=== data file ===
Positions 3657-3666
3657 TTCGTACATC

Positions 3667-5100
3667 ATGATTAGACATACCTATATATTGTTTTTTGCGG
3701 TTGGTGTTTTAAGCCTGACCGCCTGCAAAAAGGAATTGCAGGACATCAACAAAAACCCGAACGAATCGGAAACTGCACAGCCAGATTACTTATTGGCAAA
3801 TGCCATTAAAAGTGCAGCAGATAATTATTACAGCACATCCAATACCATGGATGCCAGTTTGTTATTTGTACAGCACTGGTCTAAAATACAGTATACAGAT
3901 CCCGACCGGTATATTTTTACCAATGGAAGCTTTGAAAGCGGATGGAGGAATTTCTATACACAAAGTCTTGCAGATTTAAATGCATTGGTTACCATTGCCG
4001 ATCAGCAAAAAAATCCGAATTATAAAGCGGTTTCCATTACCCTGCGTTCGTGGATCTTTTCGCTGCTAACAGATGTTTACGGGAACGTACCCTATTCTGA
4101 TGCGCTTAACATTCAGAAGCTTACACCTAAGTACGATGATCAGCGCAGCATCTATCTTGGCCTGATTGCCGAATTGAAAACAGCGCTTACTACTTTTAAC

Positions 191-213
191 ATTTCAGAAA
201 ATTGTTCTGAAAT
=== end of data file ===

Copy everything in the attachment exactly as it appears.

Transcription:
Positions 3657-3666
3657 TTCGTACATC

Positions 3667-5100
3667 ATGATTAGACATACCTATATATTGTTTTTTGCGG
3701 TTGGTGTTTTAAGCCTGACCGCCTGCAAAAAGGAATTGCAGGACATCAACAAAAACCCGAACGAATCGGAAACTGCACAGCCAGATTACTTATTGGCAAA
3801 TGCCATTAAAAGTGCAGCAGATAATTATTACAGCACATCCAATACCATGGATGCCAGTTTGTTATTTGTACAGCACTGGTCTAAAATACAGTATACAGAT
3901 CCCGACCGGTATATTTTTACCAATGGAAGCTTTGAAAGCGGATGGAGGAATTTCTATACACAAAGTCTTGCAGATTTAAATGCATTGGTTACCATTGCCG
4001 ATCAGCAAAAAAATCCGAATTATAAAGCGGTTTCCATTACCCTGCGTTCGTGGATCTTTTCGCTGCTAACAGATGTTTACGGGAACGTACCCTATTCTGA
4101 TGCGCTTAACATTCAGAAGCTTACACCTAAGTACGATGATCAGCGCAGCATCTATCTTGGCCTGATTGCCGAATTGAAAACAGCGCTTACTACTTTTAAC

Positions 191-213
191 ATTTCAGAAA
201 ATTGTTCTGAAAT